12) Omakase sushi (above) – We were served an assortment of premium fatty tuna (otoro) from New South Wales (Australia), calamari and shiso leaf, imperador (kinmedai), John Dory, premium fatty tuna (otoro) from Japan, scallop, scampi with mullet roe, and anago which was slightly torched. And for the sushi, I noticed chef Fukada san would make them all at one go before serving us. With the exception of the tuna from Japan where he served after making every 2 pieces. As though acknowledging the tuna’s better quality.

13) Tome wan (above) – Fisherman’s miso broth.

14) Handroll (above) – With salmon roe, sea urchin and minced tuna.

  

15) Tamago (above)

16) Mizu-yokan dessert (above) – Red bean agar and strawberry.

It was unfortunate that I arrived at Kuon Omakase with high expectation, only to leave disappointed. The tempura was average despite having read that they used cold-pressed sesame oil that cost $450 for 20 litres. The tempura batter was thick and hard instead of thin and crisp. It might have been fried for a tad too long in the boiling oil too.

But it was really the sushi that let me down. I remembered it was way better when I last had chef Fukada san’s at Jizakana. Firstly, the size of the sushi were oddly small. I was worried about finishing half pack of ramen just 1.5 hours before dinner. But turned out, that might have saved me from hunger cause dinner at Kuon Omakase wasn’t filling. Next, the ratio of sushi rice to the topping (neta) was off-balanced. And finally, I didn’t like that he made all 8 pieces at one shot first before serving us. Sushi once made, should be served immediately to customers. Piece by piece.

Would I recommend Kuon Omakase? Well… I am really on the fence. I could easily think of elsewhere for better sushi (traditional or creative/fusion). And I couldn’t help but feel they were trying to dazzle us by using expensive ingredients (think caviar) instead of concentrating on the taste. But having said that, I still hope to return to Kuon Omakase for another meal to see if there’ve been improvements since. I guess I ain’t giving up on chef Fukada san’s sushi especially since I know how good it could be based on Jizakana days.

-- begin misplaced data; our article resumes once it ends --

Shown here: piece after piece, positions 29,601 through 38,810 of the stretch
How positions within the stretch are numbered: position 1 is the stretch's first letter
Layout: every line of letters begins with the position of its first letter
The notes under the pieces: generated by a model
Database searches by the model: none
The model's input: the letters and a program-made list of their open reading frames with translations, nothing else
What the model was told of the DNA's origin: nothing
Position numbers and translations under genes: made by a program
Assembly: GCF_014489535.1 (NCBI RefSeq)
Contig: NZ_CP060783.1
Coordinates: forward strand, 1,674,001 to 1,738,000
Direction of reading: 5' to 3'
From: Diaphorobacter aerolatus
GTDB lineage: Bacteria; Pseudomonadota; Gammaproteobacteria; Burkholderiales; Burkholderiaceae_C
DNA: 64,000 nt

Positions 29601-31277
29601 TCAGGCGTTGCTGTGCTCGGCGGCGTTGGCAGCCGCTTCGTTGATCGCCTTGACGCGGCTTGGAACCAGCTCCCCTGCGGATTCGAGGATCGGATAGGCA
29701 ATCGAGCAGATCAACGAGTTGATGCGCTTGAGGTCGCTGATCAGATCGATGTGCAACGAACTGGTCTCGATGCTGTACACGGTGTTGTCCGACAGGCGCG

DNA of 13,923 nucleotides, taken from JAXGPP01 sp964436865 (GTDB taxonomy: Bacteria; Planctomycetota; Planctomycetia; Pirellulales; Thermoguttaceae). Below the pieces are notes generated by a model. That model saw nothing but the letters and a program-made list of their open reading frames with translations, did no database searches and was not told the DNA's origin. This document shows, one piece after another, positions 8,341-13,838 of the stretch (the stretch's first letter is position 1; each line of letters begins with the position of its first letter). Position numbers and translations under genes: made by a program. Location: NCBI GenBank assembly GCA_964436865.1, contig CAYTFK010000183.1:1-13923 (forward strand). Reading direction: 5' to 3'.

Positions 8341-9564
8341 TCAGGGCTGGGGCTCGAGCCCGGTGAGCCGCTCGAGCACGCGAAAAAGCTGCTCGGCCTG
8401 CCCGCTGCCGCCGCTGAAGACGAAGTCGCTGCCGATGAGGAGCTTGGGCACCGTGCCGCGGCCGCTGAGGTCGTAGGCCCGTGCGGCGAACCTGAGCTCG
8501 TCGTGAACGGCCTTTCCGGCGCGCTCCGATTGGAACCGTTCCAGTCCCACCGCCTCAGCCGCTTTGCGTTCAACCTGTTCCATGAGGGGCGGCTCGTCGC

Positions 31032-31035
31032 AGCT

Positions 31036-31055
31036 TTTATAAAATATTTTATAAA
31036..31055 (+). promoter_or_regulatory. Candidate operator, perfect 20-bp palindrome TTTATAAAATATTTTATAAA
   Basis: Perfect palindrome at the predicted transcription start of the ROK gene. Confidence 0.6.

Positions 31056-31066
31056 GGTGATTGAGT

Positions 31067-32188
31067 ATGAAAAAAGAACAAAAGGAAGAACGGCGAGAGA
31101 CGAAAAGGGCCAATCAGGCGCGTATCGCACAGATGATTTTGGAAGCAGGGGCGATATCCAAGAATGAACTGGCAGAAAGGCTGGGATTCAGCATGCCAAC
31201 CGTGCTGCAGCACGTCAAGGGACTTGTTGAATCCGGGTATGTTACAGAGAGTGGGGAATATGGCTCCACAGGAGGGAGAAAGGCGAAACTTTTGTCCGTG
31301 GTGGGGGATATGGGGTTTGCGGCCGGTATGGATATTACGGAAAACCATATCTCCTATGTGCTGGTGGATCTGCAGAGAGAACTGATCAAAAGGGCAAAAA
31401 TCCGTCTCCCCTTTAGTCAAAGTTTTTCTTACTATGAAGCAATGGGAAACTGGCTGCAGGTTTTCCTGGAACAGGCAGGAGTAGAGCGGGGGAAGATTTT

Although it’s also to note that as I share this review, Kuon Omakase is fully booked till January 2021. They will be implementing a new booking system for February 2021 and onwards, where reservations are only released for 1 month ahead.

KUON OMAKASE
Shop 20/2-58 Little Hay Street, Sydney, NSW, Australia
Overall: 7
Opening hours:-
Food/Beverage: 7
Tues – Thur : 17:30 – 22:30
Ambience: 7
Fri – Sun : 12:00 – 22:30
Value: 7
Service: 7
* Closed on Mon
** Hours are post-COVID lockdown, and may change when normality resumes.

Dinner @ Sushi Suzuki 鮨 鈴木 (Tokyo, Japan)

October 12, 2020 in Japanese

For my February 2018 meal at Sushi Suzuki, my hotel concierge assisted to make the reservation in January 2018. And I was pre-informed that the omakase course would cost about ¥30,000. And for my 7pm appointment, I managed to arrive at the restaurant punctually although I was slightly thrown off-guard by Google map. For some odd reason, Google map directed me to the smaller road behind the building when one should really enter the building from the main road.

Seats were pre-arranged. I was led to sit between pairs of men dressed in suit and engaged in some pretty serious conversation (by the tone of their voices). Guessed they must have come for dinner after work. And the ambience at Sushi Suzuki was pretty quiet and solemn. And after taking my drinks order, I commenced my omakase dinner (¥30,000) with:-

1) Dish #1 (above) – Blow fish.